This week, I made my first trip to Malaysia as Vice-Chancellor of the University of Reading. Arriving on Sunday night, I have been engaged since in a busy round of visits and meetings and hearing and seeing first-hand the progress that University of Reading Malaysia is making.
I began by seeing our impressive facilities in downtown Johor Bahru where we are already offering executive education courses as well as English language programmes. The new facilities feel very much a part of University of Reading, with prominent images of the University all around the building.
Not surprisingly, one of the highlights of the week so far has been visiting EduCity where our campus will open in 2015. It’s in a prime location at the entrance to EduCity and, will, I am sure become a landmark building in the area.
The rest of the facility is already taking shape with University of Newcastle offering medicine and University of Southampton just receiving their first engineering students. The student accommodation block is now open and the sports stadium should be completed by the end of the year.
I am delighted that there is considerable interest in the plans for University of Reading Malaysia in the region, and as part of my visit, I have been delighted to be interviewed by the New Straits Times, Star and Sin Chew Daily newspapers. I have also attended dinners in Singapore and Kuala Lumpur where I have met many influential figures from business and commerce, including University of Reading and Henley Business School graduates.
It has also been very useful to meet key contacts in the Ministry of Higher Education and the University of Malaya as we develop partnerships in Malaysian higher education.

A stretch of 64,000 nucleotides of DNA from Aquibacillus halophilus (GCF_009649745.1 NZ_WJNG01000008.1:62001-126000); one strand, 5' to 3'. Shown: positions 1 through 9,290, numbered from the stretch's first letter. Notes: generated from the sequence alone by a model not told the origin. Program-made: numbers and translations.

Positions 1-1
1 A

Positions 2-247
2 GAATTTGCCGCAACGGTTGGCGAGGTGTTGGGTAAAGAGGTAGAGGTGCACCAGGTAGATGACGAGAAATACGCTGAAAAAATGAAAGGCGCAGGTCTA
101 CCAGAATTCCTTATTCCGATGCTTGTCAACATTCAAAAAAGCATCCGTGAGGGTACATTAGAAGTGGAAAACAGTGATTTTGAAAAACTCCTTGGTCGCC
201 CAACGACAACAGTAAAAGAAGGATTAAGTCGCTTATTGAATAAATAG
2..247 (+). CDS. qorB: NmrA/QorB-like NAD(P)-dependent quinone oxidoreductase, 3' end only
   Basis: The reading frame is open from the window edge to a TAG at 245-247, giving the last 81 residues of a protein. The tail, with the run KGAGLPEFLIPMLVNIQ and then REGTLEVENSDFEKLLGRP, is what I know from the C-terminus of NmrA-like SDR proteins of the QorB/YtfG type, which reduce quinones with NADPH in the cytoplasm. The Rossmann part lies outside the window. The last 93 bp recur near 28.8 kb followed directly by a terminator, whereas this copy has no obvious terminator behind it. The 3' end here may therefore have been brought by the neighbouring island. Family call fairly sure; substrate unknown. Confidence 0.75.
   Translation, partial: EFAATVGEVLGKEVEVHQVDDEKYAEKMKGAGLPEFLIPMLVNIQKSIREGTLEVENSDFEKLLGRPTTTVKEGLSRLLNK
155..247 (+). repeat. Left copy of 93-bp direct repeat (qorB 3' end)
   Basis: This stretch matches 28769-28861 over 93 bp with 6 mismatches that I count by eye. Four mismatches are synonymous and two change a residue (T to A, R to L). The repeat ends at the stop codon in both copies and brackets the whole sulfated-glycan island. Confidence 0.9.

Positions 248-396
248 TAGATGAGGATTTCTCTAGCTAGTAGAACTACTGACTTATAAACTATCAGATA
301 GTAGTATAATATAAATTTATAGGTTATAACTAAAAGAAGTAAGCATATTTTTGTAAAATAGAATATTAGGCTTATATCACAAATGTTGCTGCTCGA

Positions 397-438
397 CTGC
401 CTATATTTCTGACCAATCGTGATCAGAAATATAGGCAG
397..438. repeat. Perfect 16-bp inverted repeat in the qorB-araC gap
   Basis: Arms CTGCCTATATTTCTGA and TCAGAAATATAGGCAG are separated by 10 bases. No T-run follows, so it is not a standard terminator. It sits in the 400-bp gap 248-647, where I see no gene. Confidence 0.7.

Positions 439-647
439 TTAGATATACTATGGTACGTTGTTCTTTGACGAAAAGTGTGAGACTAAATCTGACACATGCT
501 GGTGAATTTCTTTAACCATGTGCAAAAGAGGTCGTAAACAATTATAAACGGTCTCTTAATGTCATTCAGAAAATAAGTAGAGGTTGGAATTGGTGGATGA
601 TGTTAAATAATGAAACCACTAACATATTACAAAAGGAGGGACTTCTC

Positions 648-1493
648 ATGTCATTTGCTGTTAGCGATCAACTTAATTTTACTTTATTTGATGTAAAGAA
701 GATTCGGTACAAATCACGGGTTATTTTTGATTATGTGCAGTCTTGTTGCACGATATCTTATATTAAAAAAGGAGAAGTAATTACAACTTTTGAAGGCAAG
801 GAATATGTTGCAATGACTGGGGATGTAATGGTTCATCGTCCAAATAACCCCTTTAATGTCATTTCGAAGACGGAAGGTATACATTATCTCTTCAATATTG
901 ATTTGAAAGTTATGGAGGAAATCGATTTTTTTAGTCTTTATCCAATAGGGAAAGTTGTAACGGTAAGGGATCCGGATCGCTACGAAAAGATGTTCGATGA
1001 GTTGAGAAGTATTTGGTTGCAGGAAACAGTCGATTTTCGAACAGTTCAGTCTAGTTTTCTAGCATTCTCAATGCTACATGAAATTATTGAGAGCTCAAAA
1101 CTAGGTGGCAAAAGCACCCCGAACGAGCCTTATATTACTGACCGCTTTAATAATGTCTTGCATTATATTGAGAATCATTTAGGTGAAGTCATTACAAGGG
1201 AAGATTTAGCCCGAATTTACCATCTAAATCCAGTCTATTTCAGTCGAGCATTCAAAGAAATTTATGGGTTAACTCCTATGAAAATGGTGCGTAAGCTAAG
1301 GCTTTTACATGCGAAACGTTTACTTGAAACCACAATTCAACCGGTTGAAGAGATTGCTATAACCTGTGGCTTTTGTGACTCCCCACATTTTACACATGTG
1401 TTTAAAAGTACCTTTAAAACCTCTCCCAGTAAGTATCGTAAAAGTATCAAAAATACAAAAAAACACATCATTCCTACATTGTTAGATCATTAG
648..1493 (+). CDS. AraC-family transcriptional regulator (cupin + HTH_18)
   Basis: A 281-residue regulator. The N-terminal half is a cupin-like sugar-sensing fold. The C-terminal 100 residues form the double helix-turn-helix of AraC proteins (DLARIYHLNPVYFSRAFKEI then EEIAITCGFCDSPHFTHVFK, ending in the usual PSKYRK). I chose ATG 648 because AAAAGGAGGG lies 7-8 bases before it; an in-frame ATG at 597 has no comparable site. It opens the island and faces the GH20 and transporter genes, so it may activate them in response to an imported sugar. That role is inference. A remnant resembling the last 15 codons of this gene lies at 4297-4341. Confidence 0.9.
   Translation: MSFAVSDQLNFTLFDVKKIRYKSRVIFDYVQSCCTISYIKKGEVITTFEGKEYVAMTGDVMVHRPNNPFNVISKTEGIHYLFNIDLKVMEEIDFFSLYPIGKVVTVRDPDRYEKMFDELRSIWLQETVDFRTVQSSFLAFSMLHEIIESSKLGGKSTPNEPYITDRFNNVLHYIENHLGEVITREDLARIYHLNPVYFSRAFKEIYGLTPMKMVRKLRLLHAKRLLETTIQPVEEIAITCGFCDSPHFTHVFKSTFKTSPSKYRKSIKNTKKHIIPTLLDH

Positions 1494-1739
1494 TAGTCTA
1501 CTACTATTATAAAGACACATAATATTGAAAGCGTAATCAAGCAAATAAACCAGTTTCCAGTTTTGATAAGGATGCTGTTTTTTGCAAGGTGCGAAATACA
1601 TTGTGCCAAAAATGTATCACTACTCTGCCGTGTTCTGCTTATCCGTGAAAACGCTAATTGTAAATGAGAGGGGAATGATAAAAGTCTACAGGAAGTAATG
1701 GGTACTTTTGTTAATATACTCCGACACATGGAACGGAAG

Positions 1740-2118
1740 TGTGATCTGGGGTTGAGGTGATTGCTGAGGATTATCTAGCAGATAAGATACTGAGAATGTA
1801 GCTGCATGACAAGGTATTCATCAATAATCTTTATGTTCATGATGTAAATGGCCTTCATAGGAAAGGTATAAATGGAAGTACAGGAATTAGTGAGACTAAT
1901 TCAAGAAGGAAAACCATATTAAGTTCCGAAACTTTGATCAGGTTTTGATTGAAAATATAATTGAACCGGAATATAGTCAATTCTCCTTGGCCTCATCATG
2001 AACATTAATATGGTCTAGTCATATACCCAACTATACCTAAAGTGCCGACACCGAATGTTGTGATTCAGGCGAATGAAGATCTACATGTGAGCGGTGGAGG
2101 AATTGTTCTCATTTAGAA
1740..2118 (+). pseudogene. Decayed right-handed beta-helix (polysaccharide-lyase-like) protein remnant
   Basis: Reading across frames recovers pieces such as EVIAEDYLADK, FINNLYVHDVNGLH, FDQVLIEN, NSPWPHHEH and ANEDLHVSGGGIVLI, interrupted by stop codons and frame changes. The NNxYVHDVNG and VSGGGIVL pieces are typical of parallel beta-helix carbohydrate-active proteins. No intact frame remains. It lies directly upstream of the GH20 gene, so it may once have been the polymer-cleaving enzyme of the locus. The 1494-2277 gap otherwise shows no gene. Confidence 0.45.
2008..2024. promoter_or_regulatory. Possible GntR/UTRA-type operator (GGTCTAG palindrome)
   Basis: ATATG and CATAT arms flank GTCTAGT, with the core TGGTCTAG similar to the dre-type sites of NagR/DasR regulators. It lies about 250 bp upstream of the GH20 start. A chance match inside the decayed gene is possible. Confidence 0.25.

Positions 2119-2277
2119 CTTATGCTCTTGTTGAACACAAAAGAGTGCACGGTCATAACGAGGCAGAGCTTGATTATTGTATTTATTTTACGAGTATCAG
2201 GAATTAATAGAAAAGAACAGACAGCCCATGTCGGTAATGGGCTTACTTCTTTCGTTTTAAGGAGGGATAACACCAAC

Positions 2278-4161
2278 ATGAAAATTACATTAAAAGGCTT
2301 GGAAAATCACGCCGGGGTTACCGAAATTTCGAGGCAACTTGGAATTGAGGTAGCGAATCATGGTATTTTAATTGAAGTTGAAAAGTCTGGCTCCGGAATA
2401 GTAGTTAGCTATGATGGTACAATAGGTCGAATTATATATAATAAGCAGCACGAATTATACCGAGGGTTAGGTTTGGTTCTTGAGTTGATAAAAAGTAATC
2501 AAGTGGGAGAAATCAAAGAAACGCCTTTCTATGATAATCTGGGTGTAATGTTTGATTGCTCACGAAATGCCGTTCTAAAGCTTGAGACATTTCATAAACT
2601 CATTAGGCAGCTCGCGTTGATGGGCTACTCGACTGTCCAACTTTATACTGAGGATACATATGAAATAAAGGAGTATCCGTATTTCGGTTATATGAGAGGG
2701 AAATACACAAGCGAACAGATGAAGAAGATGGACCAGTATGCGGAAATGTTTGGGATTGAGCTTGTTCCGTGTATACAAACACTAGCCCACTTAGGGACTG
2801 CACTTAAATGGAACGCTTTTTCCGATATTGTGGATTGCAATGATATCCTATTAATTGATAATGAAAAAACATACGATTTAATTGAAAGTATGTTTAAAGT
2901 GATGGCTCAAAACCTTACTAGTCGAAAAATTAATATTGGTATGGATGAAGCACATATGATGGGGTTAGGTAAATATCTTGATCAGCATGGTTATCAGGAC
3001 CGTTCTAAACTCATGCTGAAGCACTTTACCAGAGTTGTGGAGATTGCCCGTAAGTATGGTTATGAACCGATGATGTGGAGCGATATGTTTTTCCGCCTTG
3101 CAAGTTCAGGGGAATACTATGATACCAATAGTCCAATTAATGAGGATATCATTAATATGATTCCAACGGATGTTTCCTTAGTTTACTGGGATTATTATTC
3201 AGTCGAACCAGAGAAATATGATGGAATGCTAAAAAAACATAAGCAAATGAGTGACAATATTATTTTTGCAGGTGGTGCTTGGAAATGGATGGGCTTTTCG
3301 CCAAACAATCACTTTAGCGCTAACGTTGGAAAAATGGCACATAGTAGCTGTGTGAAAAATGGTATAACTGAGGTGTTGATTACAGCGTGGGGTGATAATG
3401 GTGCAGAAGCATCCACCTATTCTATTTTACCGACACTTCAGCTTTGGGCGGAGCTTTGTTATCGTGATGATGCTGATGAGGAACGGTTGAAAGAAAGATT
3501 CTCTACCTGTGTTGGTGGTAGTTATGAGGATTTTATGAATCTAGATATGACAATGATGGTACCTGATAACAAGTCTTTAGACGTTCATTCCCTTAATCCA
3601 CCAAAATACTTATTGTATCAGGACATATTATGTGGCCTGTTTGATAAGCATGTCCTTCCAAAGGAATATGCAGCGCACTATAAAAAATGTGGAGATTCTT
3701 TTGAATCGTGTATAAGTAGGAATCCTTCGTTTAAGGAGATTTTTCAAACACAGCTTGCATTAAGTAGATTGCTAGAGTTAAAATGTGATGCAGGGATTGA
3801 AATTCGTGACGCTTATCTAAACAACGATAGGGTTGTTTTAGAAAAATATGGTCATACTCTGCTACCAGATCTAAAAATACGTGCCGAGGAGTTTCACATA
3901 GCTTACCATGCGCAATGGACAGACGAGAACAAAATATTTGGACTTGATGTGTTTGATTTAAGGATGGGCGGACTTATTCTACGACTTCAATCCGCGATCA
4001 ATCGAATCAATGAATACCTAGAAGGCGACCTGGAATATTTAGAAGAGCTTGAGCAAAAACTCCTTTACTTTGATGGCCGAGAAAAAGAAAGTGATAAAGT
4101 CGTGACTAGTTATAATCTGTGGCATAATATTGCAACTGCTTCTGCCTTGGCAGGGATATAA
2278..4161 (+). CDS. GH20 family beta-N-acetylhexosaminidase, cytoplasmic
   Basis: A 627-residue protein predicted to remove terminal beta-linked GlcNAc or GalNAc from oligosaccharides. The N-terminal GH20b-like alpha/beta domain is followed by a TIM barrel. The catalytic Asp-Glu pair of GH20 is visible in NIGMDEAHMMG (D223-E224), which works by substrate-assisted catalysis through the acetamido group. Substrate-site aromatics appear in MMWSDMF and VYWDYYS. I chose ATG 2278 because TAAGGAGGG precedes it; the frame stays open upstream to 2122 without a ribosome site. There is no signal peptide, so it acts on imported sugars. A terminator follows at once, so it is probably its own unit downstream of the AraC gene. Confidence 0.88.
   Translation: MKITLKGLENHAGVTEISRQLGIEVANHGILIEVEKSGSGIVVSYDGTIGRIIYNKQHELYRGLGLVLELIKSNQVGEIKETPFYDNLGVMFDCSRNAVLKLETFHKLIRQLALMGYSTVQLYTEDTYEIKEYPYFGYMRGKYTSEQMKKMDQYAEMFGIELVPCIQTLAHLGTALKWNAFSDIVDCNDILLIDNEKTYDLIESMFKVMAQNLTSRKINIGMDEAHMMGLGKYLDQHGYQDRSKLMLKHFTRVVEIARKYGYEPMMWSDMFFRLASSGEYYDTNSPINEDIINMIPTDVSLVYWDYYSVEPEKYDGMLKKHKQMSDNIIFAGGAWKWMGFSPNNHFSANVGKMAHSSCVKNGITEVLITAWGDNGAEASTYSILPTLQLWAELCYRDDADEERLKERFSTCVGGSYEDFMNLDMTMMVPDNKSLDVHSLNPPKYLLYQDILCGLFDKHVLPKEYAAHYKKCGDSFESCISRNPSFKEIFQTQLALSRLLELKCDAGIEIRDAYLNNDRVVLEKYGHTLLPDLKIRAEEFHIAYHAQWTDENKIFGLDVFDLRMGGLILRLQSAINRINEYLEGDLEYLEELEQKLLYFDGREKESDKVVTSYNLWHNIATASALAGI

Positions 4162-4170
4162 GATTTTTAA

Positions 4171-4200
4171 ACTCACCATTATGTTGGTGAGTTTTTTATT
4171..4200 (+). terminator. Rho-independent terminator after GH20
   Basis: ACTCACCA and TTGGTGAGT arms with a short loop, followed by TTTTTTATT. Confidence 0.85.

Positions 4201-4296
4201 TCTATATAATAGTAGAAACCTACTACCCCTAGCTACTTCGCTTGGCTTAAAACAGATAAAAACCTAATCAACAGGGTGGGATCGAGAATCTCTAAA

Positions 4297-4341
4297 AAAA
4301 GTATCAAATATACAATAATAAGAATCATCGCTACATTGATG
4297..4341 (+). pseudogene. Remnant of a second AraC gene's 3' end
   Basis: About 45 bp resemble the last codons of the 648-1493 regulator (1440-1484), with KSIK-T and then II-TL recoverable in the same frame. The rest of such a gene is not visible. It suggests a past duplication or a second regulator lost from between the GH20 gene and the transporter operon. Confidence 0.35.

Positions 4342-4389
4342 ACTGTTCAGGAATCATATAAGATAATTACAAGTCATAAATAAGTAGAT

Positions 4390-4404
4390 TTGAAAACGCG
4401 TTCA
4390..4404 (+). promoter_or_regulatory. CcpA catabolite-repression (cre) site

Throughout my time in Malaysia, I have been very well supported by our enthusiastic project team. It was clear to me that they are held in high regard locally and are great ambassadors for the University of Reading.
My main impressions from the short visit to Malaysia and Singapore are that:-
There is a palpable sense of ambition surrounding higher education in the country. We are part of the expansion effort, as well as contributing to the enhanced status of HE in the country. I am delighted that we are already considered as having an important contribution to make in this regard.
Secondly, I have seen for myself the potential for Malaysia to become a great education hub. It is located in a region with a hunger for education and a huge potential market.
Thirdly, the University already has many friends here. I mentioned the alumni I met and it will be marvellous to be working with them in the future. Our team in Malaysia has also developed strong relationships with the High Commissions of both Malaysia and Singapore as well as in the British Council. It was good to hear the UK Universities Minister, David Willetts, talk so positively about our work in Malaysia at the Universities UK annual conference last week.
I look forward to my next visit and to hearing of further success as we approach an important milestone for the University, the full opening of University of Reading Malaysia.
SIR DAVID BELL
VICE-CHANCELLOR, UNIVERSITY OF READING